LYRICAL UNDERGROUND BOOKS are published by
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Copyright © 1986 William W. Johnstone
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First electronic edition: October 2016
It was an ancient rite. An evil supplication to the old gods. The woman was anything but a willing participant. She jerked and screamed and struggled, howling her fear and horror at what had been planned for her; planned by the unseen ones she really did not believe in.
Very soon she would be a believer.
Under dark night skies that had yet to see few examples of a dawning of civilized behavior, the woman was dragged toward the altar. The altar was draped in black, the cloth adorned with savage pictures of a cat. Hundreds of torches flickered dancing light, the leaping flames creating hundreds of shadows, turning the vastness of surrounding sand a deep purple black.
A very old cat sat alone on a large square stone and watched the woman being dragged toward the black-draped altar. The cat’s yellow unblinking eyes stared without visible expression. It yawned its boredom. It wondered if this conception would be the one that would relieve it of this life. It hoped so. The last few had produced terrible offspring; and they had been destroyed. Horrible multi-headed creatures. Some half cat, half snake. Others too hideous to describe.
The old cat was tired. Tired of it all. It wanted its companion. But it knew its companion was dead. Dead now for several years. They had been together for hundreds of years, and loved one another as only sisters can.
Then the cat seemed to smile. It sensed this mating would be successful and acceptable.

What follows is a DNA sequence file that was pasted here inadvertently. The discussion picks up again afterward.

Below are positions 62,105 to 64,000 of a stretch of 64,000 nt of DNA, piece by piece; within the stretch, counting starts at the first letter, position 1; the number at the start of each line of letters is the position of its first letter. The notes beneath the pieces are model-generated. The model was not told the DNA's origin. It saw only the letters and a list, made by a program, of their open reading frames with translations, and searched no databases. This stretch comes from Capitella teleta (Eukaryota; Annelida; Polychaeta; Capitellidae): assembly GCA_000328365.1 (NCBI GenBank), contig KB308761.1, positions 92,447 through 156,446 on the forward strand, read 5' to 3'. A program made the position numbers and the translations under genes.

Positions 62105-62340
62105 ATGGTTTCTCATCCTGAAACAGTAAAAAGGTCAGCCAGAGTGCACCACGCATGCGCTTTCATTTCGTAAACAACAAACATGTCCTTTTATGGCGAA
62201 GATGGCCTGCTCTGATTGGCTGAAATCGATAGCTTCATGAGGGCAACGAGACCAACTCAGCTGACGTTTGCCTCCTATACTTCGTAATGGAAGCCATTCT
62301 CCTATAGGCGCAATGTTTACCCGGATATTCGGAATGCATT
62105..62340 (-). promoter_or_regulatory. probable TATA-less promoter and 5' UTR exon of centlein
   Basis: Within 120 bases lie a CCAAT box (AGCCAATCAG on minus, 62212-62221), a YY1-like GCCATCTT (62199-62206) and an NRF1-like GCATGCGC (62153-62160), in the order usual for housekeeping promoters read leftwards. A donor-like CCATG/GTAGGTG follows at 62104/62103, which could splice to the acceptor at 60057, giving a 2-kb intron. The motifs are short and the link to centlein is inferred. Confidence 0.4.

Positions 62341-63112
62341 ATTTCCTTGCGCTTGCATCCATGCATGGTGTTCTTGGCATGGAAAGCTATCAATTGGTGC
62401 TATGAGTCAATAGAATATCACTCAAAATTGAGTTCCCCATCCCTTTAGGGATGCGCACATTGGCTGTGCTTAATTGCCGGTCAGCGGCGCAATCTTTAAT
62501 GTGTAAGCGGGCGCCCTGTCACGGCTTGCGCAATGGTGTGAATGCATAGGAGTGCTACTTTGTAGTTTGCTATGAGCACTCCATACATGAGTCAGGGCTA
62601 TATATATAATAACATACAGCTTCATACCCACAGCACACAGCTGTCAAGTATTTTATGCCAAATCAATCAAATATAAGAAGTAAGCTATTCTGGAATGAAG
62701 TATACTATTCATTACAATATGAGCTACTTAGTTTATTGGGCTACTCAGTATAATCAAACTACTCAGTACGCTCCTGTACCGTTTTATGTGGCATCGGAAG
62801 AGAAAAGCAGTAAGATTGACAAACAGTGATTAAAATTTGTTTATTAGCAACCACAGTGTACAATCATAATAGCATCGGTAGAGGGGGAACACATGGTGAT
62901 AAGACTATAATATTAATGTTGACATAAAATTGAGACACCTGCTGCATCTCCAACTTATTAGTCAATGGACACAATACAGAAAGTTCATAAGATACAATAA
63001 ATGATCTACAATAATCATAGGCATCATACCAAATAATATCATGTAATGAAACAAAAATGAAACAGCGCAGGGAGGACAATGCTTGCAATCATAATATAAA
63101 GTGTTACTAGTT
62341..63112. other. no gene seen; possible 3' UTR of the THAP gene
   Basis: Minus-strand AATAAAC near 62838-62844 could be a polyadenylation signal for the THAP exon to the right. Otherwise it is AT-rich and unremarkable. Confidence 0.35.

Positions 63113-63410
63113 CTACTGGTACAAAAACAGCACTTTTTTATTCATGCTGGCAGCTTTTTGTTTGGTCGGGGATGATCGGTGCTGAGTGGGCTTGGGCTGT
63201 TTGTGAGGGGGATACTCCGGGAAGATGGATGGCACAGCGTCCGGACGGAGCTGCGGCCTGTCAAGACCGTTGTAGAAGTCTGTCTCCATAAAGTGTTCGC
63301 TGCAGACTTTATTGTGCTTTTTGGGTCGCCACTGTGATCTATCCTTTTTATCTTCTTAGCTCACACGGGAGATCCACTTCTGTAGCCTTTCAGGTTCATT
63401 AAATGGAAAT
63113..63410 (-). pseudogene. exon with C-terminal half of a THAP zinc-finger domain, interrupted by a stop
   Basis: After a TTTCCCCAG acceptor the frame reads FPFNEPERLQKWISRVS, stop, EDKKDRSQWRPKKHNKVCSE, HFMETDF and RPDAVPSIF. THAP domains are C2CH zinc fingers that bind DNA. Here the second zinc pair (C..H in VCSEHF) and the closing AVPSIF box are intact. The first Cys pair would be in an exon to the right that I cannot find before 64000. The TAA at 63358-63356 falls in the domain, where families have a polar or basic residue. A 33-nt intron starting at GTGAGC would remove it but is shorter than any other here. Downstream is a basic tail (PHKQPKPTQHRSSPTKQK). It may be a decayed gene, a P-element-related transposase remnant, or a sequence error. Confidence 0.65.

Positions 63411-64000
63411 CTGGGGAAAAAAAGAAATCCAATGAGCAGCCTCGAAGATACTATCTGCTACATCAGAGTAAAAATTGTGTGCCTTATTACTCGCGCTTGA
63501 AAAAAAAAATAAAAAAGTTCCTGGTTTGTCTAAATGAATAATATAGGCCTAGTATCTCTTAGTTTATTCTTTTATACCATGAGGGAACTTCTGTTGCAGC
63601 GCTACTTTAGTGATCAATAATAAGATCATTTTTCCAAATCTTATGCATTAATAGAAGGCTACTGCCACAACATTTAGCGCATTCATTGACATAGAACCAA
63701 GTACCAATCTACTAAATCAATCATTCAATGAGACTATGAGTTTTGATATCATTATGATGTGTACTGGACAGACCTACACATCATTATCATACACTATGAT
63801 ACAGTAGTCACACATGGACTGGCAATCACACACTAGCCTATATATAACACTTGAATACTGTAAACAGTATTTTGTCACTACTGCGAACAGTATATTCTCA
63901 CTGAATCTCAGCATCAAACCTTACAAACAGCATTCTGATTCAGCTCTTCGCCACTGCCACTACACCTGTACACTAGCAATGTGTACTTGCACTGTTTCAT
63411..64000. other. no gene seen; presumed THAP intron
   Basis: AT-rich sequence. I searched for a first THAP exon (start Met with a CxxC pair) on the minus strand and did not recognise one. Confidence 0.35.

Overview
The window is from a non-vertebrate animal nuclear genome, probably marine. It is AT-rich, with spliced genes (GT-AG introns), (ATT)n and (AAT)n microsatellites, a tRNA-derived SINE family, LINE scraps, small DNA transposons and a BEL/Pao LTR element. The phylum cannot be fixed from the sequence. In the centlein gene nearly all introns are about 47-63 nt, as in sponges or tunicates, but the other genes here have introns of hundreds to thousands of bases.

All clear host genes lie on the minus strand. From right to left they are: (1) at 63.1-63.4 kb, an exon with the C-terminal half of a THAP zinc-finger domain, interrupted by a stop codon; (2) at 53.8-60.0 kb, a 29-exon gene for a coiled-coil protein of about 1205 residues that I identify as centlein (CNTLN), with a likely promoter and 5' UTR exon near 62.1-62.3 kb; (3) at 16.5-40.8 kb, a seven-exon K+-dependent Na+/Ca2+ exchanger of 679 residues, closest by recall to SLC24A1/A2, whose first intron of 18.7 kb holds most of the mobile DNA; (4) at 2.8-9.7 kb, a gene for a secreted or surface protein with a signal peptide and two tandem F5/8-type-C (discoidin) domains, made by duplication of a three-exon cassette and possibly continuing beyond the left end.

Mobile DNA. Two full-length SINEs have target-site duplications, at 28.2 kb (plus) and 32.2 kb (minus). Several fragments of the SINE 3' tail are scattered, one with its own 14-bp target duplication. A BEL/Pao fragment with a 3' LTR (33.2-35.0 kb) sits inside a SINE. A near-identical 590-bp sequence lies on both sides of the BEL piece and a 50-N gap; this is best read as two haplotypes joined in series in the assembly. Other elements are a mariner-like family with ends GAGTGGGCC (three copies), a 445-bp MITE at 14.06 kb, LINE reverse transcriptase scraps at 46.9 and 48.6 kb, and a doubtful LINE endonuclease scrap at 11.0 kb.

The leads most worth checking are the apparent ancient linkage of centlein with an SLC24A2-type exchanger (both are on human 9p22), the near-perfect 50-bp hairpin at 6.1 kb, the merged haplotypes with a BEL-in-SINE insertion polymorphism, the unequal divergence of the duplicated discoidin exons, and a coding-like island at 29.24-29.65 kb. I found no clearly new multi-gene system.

The cat knew its life was almost over. It knew fresh-born would soon take its place. The cat knew these things and welcomed them. It welcomed the end of its life and the beginning of new lives.
The old cat turned away from the scene. It was far too old to enjoy the sights and sounds of sexual matters. It could not even mentally recall the pleasures. The cat began its slow long walk down the stone stairs of the plateau.
The woman screamed as she was penetrated. Gruntings filled the hot desert night. The woman moaned as the hot winds blew. Then it was over.
The cat walked down the steps without looking back. Callused but gentle hands picked up the animal and placed it on a silken pillow.
The old cat closed its ancient eyes.
“ ’Tis a foul night out, Love,” the man said, forcing the door closed against the howling winds that blew hard against the cottage on the North English coast.
“Aye, ’tis that,” she said, without turning from or ceasing her stirring of the stew that bubbled in the blackened pot that hung over the fire. She knew it would bring on the ire of her husband, but she spoke her mind. “And them unseen ones is about on this night as well.”
“Bah!” her husband said, giving her a stern look. “I’ll na’ hav’ no more of that talk in this house, woman. The royal messengers hav’ said that nonsense is to cease. All that talk of werewolves and man-like creatures that change shapes is causing unrest among the ignorant. Are ye ignorant, woman? Them things do na’ exist. Now put the food on the table and sit down, ’fore I take a strap to ye.”
The woman muttered darkly, but softly enough so her husband would not hear. She filled the bowls and sat down, paying only scant attention as her husband blessed the food, asked for help in paying the taxes, and prayed for guidance to overcome the babblings of an ignorant woman.
A timid knock on the door could just be heard over the raging of the storm.
The woman paled. “Don’t answer it!” she begged her husband.
“Woman,” the man said, exasperation in his voice, “are ye daft? Hav’ ye lost all sense of compassion? ’Tis not a fit night for any living thing to be out.”
thing,” she said.
“Fool!” He walked to the door. He did not notice that his dogs had not barked. He opened the door, the winds and rain lashing him.
The woman sat on her table bench.